Another subtle waste caused by over-planning is that the planner may not be as much of an expert as the implementer when it comes to the details. An architect who specifies every nail hole may get worse results than a builder who figures it out on the job based on higher-level plans.
Ensure your engineers have a clear roadmap, but allow them to figure out the specifics to work as efficiently as possible
This principle corresponds to defects in lean manufacturing at the implementation stage.
If you have to spend time finding and fixing a bug (or other problem) that could have been prevented with less effort (e.g., through better testing), this creates waste that would not have been there if you had created the software defect-free in the first place.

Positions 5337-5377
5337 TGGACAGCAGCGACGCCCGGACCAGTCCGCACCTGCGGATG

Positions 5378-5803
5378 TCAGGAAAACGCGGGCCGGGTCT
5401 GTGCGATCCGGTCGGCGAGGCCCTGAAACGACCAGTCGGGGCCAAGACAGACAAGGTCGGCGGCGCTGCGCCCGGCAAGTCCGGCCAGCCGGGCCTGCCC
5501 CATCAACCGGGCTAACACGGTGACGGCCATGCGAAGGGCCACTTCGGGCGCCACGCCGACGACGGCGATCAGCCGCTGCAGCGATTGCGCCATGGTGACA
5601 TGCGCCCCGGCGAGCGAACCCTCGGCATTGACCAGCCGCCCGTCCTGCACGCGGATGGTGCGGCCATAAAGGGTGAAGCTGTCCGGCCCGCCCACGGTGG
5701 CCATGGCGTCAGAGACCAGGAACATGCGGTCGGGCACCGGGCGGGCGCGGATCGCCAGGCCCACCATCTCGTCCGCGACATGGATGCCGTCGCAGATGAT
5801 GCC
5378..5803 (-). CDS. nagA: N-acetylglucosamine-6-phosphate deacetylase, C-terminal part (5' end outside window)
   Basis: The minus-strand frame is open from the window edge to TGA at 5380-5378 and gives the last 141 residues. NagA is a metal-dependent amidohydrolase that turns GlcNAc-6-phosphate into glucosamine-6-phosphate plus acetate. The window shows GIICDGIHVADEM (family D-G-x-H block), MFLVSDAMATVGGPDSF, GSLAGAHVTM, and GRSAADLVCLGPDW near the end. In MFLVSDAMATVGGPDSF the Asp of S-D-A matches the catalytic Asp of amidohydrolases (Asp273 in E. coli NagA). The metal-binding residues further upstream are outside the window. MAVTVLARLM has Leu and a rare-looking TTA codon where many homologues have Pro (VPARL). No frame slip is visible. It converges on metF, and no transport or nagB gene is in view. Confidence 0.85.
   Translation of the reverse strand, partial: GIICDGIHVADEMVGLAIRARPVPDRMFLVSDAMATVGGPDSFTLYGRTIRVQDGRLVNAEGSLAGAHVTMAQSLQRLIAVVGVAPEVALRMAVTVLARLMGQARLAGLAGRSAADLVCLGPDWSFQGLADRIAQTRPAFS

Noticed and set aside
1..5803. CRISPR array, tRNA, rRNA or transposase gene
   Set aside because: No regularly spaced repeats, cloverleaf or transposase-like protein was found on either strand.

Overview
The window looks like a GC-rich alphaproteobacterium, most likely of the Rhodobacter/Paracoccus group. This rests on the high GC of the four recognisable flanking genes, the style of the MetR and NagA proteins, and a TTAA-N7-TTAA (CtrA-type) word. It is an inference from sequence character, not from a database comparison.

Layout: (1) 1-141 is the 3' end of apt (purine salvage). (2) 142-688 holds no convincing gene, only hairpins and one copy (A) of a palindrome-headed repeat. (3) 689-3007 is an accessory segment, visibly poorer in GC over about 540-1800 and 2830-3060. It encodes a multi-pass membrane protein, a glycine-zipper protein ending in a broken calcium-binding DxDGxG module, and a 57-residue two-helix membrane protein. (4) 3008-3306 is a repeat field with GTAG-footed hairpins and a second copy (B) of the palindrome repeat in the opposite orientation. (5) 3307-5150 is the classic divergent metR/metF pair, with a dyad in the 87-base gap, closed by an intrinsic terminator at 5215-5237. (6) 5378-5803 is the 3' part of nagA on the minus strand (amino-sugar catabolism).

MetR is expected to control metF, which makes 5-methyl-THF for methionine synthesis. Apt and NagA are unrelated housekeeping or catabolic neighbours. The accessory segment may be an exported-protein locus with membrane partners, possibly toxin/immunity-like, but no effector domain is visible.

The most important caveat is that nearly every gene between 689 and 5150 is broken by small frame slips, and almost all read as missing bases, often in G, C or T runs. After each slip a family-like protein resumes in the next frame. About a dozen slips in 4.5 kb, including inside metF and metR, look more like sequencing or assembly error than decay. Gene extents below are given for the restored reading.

Software defects can include bugs, but it’s not limited to just that.
Preventable software defects also include:
The longer it takes to fix these issues from the time they appear, the more waste you’ll have.
If you can prevent software defects with better systems, improved processes, or tools for quality assurance, they’re a worthwhile investment. Failing to invest in these systems and tools will result in waste that causes lost time and money.
This is a new principle not initially included in the eight wastes of lean manufacturing.
If a tool becomes available that could lessen the amount of time it takes to do a task, you should evaluate whether to invest in it.
Say that tool would take the time a task takes from two hours to one hour. If you fail to adopt that tool, you’re taking an extra hour to do that task that could now be done in just one.